In 2019, as a high school freshman, the slender and skilled guard led Ypsilanti Lincoln to a state title and was named Michigan’s Division 1 Player of the Year by The Associated Press. His sophomore season was cut short by the pandemic and he attended Ypsi Prep Academy as a junior, his final year of high school.

UConn to pay Kevin Ollie another $3.9 million over firing

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STORRS, Conn. — UConn announced Thursday it has agreed to pay former men’s basketball coach Kevin Ollie another $3.9 million to settle discrimination claims surrounding his 2018 firing.

The money is in addition to the more than $11.1 million in back salary Ollie has already been paid after an arbitrator ruled in January that he was improperly fired under the school’s agreement with its professor’s union.

“I am grateful that we were able to reach agreement,” Ollie said in a statement Thursday. “My time at UConn as a student-athlete and coach is something I will always cherish. I am pleased that this matter is now fully and finally resolved.”

Ollie, a former UConn point guard who guided the Huskies to a 127-79 record and the 2014 national championship in six seasons as head coach, was let go after two losing seasons. UConn also stopped paying him under his contract, citing numerous NCAA violations in terminating the deal.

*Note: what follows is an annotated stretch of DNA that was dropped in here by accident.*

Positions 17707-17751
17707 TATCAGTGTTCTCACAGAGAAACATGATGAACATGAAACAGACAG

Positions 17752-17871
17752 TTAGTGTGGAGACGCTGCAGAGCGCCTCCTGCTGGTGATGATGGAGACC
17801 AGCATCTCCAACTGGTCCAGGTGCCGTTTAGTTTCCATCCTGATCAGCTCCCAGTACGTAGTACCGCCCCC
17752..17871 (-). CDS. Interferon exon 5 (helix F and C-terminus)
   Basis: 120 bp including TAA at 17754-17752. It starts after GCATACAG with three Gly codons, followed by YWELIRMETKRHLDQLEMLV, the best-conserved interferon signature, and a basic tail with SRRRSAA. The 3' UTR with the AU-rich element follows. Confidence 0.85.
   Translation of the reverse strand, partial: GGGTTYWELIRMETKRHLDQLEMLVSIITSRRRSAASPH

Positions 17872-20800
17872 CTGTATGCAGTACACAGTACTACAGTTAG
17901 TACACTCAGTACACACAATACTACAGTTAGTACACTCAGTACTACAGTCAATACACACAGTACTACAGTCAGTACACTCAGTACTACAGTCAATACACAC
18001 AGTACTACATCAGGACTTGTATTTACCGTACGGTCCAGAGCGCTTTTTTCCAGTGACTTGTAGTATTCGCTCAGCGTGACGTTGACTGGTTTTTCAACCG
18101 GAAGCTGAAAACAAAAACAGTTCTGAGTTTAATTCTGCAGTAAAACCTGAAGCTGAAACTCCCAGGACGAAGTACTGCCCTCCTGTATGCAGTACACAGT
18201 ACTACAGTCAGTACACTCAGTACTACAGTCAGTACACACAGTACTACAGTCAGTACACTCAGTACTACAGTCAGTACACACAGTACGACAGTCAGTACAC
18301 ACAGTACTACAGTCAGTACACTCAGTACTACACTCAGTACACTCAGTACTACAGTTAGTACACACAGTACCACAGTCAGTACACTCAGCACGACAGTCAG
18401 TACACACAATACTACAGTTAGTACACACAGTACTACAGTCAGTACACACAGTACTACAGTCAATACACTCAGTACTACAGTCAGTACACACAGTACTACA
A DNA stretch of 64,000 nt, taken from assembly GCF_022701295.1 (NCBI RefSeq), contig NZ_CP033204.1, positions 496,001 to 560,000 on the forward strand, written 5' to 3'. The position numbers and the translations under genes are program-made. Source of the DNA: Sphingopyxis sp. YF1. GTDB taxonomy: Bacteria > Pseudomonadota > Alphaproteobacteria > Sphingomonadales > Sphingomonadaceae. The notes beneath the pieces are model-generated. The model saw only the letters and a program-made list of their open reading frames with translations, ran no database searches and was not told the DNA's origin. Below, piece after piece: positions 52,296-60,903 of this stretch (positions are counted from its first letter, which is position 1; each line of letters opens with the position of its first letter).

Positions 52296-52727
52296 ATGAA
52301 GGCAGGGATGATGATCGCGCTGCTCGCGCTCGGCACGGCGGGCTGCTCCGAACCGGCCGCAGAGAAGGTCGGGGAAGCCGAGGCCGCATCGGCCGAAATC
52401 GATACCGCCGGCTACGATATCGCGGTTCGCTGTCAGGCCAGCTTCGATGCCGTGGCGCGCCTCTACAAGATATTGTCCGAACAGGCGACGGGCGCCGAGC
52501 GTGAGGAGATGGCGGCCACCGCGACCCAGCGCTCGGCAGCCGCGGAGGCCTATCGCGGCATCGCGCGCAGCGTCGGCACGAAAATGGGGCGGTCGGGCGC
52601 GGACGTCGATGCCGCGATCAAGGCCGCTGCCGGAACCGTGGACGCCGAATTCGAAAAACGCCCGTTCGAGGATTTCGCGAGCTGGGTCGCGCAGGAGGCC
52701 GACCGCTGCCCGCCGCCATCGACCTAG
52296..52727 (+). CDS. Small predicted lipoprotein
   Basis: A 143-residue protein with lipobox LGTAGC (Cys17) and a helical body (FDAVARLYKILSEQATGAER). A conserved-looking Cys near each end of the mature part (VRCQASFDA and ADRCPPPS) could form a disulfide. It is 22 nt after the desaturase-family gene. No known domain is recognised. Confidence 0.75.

In 2019, the NCAA placed UConn on probation for two years and Ollie was sanctioned individually for violations, which the NCAA found occurred between 2013 and 2018. Ollie’s attorneys, Jacques Parenteau and William Madsen, accused UConn of making false claims to the NCAA for the purpose of firing Ollie “with cause.”

The school had argued that Ollie’s transgressions were serious and that his individual contract superseded those union protections.

Ollie’s lawyers had argued that white coaches, including Hall-of-Famers Jim Calhoun and women’s coach Geno Auriemma, had also committed NCAA violations, without being fired, and indicated they were planning to file a federal civil rights lawsuit.

The school and Ollie said in a joint statement Thursday they were settling “to avoid further costly and protracted litigation.”

Both sides declined to comment further.

Ollie, who faced three years of restrictions from the NCAA on becoming a college basketball coach again, is currently coaching for Overtime Elite, a league that prepares top prospects who are not attending college for the pros.

Dream’s McDonald returning to Arizona to coach under Barnes

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TUCSON, Ariz. — Atlanta Dream guard Aari McDonald is returning to Arizona to work under coach Adia Barnes.

The school announced that McDonald will serve as director of recruiting operations while continuing to fulfill her WNBA commitments. She will oversee all recruiting logistics, assist with on-campus visits, manage recruit information and social media content at Arizona.

McDonald was one of the best players in Arizona history after transferring from Washington as a sophomore. She was an All-American and the Pac-12 player of the year in 2020-21, leading the Wildcats to the national championship game, which they lost to Stanford.

McDonald broke Barnes’ single-season scoring record and had the highest career scoring average in school history before being selected by the Dream with the third overall pick of the 2021 WNBA draft.